I entered my existing account info into iTunes (I was already an AT&T customer), and after a few minutes, I got the “this activation is taking longer than expected. You will receive an email once your activation is complete” type message. So I waited. And no email came. I went to bed, and when I woke up, excited to activate the phone — nothing. Still no email.

(Thousands of people had this problem, I later learned. Some people waited in line for 12 hours for a phone, then waited 30 hours for AT&T to activate it. AT&T is the worst company on Earth — and not just because they participated in illegal warrantless wiretaps for the government [which they did], or because they’re now spying on their own subscribers to monitor for piracy [which, again, they are]. No, they’re also awful because they’re incompetent.)

Anyway, in an effort to get my phone activated, I figured, I know, I’ll reset the phone. That might help. So I reset the phone, and I got the Apple icon, but instead of it going to the startup screen, the screen went blank for a few seconds followed by the Apple icon again. And again. And again. My iPhone was an iBrick.

I called the Apple Store, and they still had 8GB models in stock, so AEJ and I rushed up there to do an exchange. AT&T, though, was in the process of moving my phone number from my old Treo to the iPhone — the iPhone that I just returned to the store. Knowing what a nightmare it would be dealing with AT&T to get that number re-transfered to yet another SIM, I decided that I would just start a new AT&T account, since I was no longer under contract with them. I’d been feeling like I should have a Los Angeles phone number anyway, and there are more people who knew my cell number than I’d like (and I don’t know how some of them got it), so I figured what the hell. My old cell number is gone, I have a new number, and best of all, I have a fully-activated iPhone.

The phone is nearly perfect, but it really doesn’t feel like a “phone.” I mean, it seems like a completely new device. It definitely reminds me of when I got the first iPod years ago — the 1G — and I just spent days wondering how that tiny thing could do such great stuff. At the time, it was like, “wow, how do all of those songs fit into something so tiny — and sound so good?” Of course there were other MP3 players then, but not one that felt so polished. This, to me, is like that. I mean, how many phones can you just know how to use from the moment you turn it on? It also, with this touch thing with the “pinch” motions and the dragging and everything — it revolutionizes the user interface. The UI manages to make the mouse feel incredibly dated.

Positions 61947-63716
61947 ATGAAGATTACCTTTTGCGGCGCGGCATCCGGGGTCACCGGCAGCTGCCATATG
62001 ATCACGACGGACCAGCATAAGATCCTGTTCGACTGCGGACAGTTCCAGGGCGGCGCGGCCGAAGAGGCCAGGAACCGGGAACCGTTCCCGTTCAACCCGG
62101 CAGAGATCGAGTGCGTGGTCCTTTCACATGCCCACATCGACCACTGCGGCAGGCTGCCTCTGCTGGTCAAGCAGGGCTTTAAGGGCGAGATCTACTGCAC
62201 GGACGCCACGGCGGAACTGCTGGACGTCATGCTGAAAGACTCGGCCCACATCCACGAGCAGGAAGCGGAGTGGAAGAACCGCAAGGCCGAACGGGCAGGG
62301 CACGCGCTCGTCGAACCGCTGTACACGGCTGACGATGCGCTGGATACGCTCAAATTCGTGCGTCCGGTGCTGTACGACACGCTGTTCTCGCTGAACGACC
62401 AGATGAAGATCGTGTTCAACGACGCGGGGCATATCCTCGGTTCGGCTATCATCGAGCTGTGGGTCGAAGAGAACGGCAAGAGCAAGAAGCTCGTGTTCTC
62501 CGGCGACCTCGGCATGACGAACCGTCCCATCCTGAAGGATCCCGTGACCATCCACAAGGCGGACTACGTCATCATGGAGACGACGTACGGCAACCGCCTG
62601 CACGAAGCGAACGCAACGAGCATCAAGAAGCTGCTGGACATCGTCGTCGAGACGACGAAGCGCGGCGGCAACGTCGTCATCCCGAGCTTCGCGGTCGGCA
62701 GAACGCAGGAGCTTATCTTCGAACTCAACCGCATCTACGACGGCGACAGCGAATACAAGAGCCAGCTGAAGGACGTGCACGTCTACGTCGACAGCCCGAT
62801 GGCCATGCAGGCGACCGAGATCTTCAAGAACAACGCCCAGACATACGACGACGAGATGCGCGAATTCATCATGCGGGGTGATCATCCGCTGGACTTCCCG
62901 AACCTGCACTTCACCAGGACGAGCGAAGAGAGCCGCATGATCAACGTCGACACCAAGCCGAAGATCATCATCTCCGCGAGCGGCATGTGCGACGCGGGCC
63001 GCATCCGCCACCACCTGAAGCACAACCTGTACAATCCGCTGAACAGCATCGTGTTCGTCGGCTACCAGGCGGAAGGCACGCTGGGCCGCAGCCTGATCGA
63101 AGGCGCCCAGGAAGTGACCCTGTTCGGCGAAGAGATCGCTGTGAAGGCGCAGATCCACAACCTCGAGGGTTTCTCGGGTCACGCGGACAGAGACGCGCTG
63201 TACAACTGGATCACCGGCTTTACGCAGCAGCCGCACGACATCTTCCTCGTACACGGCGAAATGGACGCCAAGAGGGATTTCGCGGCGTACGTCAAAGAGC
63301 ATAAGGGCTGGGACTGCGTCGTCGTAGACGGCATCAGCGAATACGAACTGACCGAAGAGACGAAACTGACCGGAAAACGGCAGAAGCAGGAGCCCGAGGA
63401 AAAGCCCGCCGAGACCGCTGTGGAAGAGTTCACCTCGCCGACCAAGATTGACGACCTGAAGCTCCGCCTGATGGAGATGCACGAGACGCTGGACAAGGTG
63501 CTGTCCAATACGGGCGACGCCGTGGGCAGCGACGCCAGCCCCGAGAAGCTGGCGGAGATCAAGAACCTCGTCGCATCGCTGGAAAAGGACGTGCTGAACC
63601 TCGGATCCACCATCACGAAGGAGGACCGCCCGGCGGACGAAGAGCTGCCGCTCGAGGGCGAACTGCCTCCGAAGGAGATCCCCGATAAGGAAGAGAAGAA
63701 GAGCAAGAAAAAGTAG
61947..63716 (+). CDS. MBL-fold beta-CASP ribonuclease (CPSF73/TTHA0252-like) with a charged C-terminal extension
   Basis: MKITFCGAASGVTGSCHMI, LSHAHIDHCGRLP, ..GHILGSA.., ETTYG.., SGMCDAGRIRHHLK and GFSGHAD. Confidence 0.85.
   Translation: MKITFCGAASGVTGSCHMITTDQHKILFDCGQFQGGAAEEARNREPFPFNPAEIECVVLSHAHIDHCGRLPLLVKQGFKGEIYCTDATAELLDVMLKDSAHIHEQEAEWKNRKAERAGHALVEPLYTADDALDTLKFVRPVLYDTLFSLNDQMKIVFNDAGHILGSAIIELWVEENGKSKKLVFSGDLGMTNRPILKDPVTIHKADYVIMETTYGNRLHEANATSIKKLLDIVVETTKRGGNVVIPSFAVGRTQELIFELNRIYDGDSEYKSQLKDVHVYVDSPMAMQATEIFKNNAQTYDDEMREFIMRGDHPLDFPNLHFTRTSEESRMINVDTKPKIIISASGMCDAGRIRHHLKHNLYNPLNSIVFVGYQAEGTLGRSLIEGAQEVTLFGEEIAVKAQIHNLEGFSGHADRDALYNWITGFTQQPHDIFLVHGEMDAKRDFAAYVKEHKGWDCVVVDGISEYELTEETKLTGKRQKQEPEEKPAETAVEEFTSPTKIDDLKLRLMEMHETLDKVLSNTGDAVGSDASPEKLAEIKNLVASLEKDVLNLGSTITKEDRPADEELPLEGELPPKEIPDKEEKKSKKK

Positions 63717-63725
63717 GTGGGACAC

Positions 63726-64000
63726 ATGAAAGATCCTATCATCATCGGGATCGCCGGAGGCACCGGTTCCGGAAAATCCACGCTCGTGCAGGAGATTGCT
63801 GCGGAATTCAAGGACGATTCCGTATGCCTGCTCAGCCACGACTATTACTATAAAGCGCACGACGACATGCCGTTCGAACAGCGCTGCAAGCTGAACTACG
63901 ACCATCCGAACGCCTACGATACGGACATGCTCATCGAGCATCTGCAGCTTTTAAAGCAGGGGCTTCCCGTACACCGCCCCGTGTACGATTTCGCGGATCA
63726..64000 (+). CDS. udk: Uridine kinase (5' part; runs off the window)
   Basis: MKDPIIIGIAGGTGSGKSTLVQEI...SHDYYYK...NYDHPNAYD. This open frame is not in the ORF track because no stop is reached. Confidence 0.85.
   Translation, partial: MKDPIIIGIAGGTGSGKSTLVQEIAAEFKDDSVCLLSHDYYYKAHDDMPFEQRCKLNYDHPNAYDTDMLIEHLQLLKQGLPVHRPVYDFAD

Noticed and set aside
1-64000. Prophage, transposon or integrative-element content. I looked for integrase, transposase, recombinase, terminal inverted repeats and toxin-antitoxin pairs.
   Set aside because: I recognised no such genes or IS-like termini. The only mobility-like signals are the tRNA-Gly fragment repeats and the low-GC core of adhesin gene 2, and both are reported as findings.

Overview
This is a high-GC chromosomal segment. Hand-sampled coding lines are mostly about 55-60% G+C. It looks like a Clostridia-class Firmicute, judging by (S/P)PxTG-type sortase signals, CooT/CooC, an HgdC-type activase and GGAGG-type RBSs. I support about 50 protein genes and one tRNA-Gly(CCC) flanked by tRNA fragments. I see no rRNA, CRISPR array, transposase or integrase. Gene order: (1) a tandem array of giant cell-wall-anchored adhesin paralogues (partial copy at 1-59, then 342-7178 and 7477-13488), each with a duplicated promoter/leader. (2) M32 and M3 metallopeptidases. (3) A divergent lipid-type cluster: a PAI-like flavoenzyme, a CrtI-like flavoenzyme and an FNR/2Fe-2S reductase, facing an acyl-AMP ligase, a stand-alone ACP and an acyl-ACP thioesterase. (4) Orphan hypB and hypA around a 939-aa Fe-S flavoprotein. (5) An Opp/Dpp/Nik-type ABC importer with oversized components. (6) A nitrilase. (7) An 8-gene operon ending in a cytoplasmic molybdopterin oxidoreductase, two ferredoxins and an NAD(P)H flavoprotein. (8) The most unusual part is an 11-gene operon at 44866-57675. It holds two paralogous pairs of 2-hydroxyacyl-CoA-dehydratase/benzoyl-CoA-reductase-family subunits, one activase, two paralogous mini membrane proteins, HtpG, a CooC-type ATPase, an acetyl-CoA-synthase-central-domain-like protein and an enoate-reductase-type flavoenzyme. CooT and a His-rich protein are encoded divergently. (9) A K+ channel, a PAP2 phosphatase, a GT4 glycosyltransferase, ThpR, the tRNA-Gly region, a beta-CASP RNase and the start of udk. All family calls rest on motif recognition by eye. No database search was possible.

There are only two drawbacks that I’ve seen. The biggest drawback is the AT&T data network, which “works,” but barely. Fortunately, WiFi automatically takes over whenever a network is available. The other issue — and this can be resolved with software — is that the Mail app has no spam filter, AND there’s no way to bulk-delete emails. So, if I check mail, I might end up with 125 new messages, 100 of which will be spam, but I can’t just select all the messages — or even a page-worth — and bulk erase them. Deleting has to be done one message at a time. It’s a surprising misstep from an otherwise flawless interface. I’m sure they’ll fix that in the first update.

It’s also a little silly that it doesn’t have custom ringtones yet, but that seems to be an issue with the iTunes store and their licensing with the record companies. The included ringtones are fine (the robot is pretty hilarious, if not practical), but on my Treo, whenever AEJ called me, it played “Juba” — as a MIDI file, which was extra-funny. (The Treo couldn’t play MP3 ringtones, but it would synthesize MIDI files.) The iPhone also doesn’t handle MMS, so you can’t send (or receive) pictures, but that was always very buggy for me on AT&T anyway, so I imagine that’s why it’s not included. You can transfer pictures as email attachments, of course, and email is rendered in full HTML.

The speaker is loud enough that I can watch a TV show without headphones, and the screen is large enough that I can actually see everything (unlike the current 5G iPod). YouTube videos look better on the iPhone than I’ve seen anywhere else, probably because they’re all compressed to be roughly this size anyway, so they almost look HD on the iPhone.

So, shitty network — but a great device. I love it.


billso says

Great post! Glad the concert was good, sorry you got an iBrick. I'm waiting a couple of generations before I consider an iPhone.

Nikk says

“That’s just a big dummy phone for stupids, and it probably has boogers on it.”


Hey, thanks for the tip on Chax. Me likey. I'm digging this video chat thing...I need to buy SJ a MacBook before I leave so we can video chat while I am gone. And by the way, I agree regarding AT&T. One can only hope that sooner or later, another phone company will support the iPhone as well.

Cathy says

I'm sorry you had such a hard time getting the iPhone started up. I knew you were going to have to wait several more hours because of the concert (and of course the time difference) and I felt kinda bad calling when I did. But now, knowing HOW MUCH trouble you went through to get the dang phone, I'm really sorry I called you as soon as I got mine. :(

Anywho, I'm glad it all works now. I'll have to get your new number, I guess. It just wouldn't be right for your "stalker" not to have it, huh?

I'm glad you enjoyed the concert. I'm very jealous of you on that, btw.